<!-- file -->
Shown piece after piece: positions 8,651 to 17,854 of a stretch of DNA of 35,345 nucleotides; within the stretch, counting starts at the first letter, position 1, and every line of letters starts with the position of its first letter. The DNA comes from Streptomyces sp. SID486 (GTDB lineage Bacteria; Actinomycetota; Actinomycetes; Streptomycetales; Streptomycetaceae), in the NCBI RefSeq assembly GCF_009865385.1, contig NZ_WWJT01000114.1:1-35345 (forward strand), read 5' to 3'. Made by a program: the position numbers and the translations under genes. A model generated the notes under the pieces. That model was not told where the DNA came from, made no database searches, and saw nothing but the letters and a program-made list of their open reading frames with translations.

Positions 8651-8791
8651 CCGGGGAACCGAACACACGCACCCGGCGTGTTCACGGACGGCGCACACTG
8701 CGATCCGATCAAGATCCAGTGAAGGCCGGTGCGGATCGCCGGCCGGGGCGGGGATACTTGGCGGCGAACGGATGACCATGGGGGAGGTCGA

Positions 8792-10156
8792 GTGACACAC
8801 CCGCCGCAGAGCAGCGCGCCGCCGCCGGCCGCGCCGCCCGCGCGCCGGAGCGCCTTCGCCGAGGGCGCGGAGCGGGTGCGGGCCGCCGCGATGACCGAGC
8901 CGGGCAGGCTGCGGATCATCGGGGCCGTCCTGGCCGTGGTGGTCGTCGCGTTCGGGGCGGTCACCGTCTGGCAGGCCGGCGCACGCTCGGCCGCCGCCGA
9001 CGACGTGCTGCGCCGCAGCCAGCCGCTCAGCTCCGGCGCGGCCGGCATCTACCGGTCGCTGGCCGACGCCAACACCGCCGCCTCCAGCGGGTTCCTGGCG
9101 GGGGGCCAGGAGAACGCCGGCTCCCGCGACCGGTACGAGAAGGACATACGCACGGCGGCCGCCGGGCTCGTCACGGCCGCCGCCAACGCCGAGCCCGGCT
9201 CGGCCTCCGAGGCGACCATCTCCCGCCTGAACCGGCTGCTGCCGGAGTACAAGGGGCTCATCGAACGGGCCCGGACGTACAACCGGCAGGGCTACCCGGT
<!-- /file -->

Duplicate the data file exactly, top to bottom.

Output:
Shown piece after piece: positions 8,651 to 17,854 of a stretch of DNA of 35,345 nucleotides; within the stretch, counting starts at the first letter, position 1, and every line of letters starts with the position of its first letter. The DNA comes from Streptomyces sp. SID486 (GTDB lineage Bacteria; Actinomycetota; Actinomycetes; Streptomycetales; Streptomycetaceae), in the NCBI RefSeq assembly GCF_009865385.1, contig NZ_WWJT01000114.1:1-35345 (forward strand), read 5' to 3'. Made by a program: the position numbers and the translations under genes. A model generated the notes under the pieces. That model was not told where the DNA came from, made no database searches, and saw nothing but the letters and a program-made list of their open reading frames with translations.

Positions 8651-8791
8651 CCGGGGAACCGAACACACGCACCCGGCGTGTTCACGGACGGCGCACACTG
8701 CGATCCGATCAAGATCCAGTGAAGGCCGGTGCGGATCGCCGGCCGGGGCGGGGATACTTGGCGGCGAACGGATGACCATGGGGGAGGTCGA

Positions 8792-10156
8792 GTGACACAC
8801 CCGCCGCAGAGCAGCGCGCCGCCGCCGGCCGCGCCGCCCGCGCGCCGGAGCGCCTTCGCCGAGGGCGCGGAGCGGGTGCGGGCCGCCGCGATGACCGAGC
8901 CGGGCAGGCTGCGGATCATCGGGGCCGTCCTGGCCGTGGTGGTCGTCGCGTTCGGGGCGGTCACCGTCTGGCAGGCCGGCGCACGCTCGGCCGCCGCCGA
9001 CGACGTGCTGCGCCGCAGCCAGCCGCTCAGCTCCGGCGCGGCCGGCATCTACCGGTCGCTGGCCGACGCCAACACCGCCGCCTCCAGCGGGTTCCTGGCG
9101 GGGGGCCAGGAGAACGCCGGCTCCCGCGACCGGTACGAGAAGGACATACGCACGGCGGCCGCCGGGCTCGTCACGGCCGCCGCCAACGCCGAGCCCGGCT
9201 CGGCCTCCGAGGCGACCATCTCCCGCCTGAACCGGCTGCTGCCGGAGTACAAGGGGCTCATCGAACGGGCCCGGACGTACAACCGGCAGGGCTACCCGGT